Checklists for patients: Part 1 – practical tips

This weekend the Crisis Checklist Collaborative had its 7th meeting in Bangor. With colleagues from Ireland, Holland and Denmark we are working on a set of checklists to improve reliability of response to catastrophic deterioration of patients on normal wards (i.e. outside the operating room or Intensive Care Unit).

Checklists are widely used in high risk industries such as nuclear, chemical or aviation. These happen to be also high reliability organisations whose safe performance is seen as an aspiration for healthcare providers (https://www.ncbi.nlm.nih.gov/pmc/articles/PMC3388695/#__ffn_sectitle).

Our learning is that checklists function on several levels:  amongst other things they summarise important information, reduce cognitive load and flatten hierarchies by making everybody having access to the same platform. The latter is relevant and allows those with less status but crucial knowledge to speak up.

In broad terms errors fall into two groups: errors of commission and errors of omission. After more reading in Julie Johnson’s Case Studies in Patient Safety (What is normal? And why that matters … ) I have reflected on the opportunities for patients preventing some of the errors. It would seem that errors of omission can be addressed by checklists: The WHO surgical safety checklist is a classical example – it assures that patients have had all their checks done prior to undergoing the procedure. The first part of the list is performed prior to the start of the operation and the patient is likely to be awake and part of the procedure (http://www.who.int/patientsafety/safesurgery/ss_checklist/en/).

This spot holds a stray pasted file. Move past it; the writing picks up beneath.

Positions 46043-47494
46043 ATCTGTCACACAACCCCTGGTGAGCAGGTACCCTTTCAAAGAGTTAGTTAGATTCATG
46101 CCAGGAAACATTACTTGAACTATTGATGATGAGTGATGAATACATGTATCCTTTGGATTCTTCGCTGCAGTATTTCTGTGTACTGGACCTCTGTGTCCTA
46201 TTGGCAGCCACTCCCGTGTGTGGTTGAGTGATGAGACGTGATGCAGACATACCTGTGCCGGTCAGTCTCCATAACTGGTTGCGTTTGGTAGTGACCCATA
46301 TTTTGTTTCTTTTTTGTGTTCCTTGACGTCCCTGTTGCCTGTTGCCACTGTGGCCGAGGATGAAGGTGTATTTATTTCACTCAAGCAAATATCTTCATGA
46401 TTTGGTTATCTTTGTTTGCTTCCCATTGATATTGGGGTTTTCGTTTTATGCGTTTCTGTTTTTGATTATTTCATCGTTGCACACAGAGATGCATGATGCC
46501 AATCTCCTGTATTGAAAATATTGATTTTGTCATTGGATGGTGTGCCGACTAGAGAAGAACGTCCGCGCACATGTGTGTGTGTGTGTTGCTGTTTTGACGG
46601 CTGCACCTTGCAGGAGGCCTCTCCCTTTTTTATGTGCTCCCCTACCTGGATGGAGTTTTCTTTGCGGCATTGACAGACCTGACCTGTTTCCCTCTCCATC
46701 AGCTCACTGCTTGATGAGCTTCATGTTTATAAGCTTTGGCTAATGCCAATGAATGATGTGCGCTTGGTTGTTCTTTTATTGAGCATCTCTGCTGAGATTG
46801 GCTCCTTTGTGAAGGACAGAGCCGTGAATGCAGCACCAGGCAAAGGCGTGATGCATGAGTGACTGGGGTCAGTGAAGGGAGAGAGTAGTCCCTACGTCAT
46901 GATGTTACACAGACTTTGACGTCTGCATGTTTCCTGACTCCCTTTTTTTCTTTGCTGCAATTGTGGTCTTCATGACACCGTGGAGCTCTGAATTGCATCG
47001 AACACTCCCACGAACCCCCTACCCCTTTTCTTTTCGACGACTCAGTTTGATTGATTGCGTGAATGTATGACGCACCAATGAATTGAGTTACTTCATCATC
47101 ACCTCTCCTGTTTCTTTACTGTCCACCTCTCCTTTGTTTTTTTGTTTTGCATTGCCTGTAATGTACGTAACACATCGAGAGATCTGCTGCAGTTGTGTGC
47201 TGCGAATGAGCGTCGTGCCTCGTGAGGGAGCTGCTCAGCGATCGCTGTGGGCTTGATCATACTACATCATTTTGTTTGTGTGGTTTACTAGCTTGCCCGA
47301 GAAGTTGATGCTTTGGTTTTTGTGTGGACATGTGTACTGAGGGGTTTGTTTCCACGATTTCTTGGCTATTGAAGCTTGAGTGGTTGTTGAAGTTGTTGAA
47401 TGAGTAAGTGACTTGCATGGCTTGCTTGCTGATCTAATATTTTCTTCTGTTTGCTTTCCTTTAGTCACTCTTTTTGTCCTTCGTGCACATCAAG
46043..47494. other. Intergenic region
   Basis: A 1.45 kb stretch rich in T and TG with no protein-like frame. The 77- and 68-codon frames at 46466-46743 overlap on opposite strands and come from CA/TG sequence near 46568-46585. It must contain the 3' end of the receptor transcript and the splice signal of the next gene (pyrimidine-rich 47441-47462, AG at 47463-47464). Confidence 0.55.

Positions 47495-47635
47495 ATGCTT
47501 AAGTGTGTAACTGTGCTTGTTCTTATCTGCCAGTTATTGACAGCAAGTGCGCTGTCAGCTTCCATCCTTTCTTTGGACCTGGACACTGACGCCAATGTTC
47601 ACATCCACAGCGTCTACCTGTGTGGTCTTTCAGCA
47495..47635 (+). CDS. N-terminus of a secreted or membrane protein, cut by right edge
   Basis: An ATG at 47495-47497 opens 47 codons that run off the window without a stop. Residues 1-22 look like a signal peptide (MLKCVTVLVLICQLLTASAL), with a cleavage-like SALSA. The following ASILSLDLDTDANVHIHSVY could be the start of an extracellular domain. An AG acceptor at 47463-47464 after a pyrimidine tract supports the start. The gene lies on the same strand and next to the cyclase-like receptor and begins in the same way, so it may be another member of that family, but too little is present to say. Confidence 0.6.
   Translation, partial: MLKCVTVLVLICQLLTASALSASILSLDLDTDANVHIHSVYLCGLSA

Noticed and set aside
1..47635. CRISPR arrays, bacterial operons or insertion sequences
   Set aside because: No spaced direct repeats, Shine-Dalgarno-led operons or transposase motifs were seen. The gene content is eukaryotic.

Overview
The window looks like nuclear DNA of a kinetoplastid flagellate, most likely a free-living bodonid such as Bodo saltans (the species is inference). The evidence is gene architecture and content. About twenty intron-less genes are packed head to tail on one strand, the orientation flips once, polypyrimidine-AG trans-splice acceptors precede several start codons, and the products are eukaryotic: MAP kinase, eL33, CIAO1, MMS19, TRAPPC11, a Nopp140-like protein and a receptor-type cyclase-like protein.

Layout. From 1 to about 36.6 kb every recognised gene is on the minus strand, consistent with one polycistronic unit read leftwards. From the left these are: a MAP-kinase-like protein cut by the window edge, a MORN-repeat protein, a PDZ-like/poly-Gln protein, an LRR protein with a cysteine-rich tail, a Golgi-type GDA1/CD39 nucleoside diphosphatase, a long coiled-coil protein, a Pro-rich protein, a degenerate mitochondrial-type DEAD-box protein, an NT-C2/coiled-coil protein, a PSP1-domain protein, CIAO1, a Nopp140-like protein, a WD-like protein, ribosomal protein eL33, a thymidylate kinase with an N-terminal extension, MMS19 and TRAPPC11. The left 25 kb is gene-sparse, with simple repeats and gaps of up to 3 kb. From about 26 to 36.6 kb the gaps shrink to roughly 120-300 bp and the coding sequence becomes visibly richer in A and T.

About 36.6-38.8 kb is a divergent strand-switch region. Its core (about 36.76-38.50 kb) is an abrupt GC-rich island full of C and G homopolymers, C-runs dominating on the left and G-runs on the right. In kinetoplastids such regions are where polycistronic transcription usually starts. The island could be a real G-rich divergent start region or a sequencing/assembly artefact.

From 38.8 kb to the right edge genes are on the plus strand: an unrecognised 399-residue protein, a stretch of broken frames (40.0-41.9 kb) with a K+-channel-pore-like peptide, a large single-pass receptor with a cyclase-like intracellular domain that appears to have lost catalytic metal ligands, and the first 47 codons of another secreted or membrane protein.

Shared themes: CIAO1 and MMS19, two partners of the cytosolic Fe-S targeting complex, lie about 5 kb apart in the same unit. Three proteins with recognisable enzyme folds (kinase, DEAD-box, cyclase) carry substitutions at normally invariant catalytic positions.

So why not take this further?

Deterioration is often proceeded by changes in blood pressure, heart rate or speed of breathing. Could the patient assist with the safety check every time that vital signs are taken. The patient is instructed on admission. The patient reads out the parameters. The nurses calls out the values. The patient compares them to normal values on a simple chart. The chart indicates at which degree of abnormality advice from more experienced medical staff is needed. The nurse and the patient agree the level of escalation. The patient can share the information with relatives and friends. One check by one person replaced by a network of safety assessors using the data to improve reliability. Just a thought.

But probably doable. In our project Safety=Design we developed diaries for patients to document their fluid intake and output. And gave them bracelets to remind them of the importance of communicating urine output and colour (http://www.health.org.uk/programmes/shine-2014/projects/use-traffic-icons-guide-behaviour-health-care-staff-patients-and ). Doable with good results. So patients can actively check the colour of urine and communicate it. A first building block!

In what areas can patients support key checks?

How much knowledge or training is needed to enable patients and their team to work closer together?

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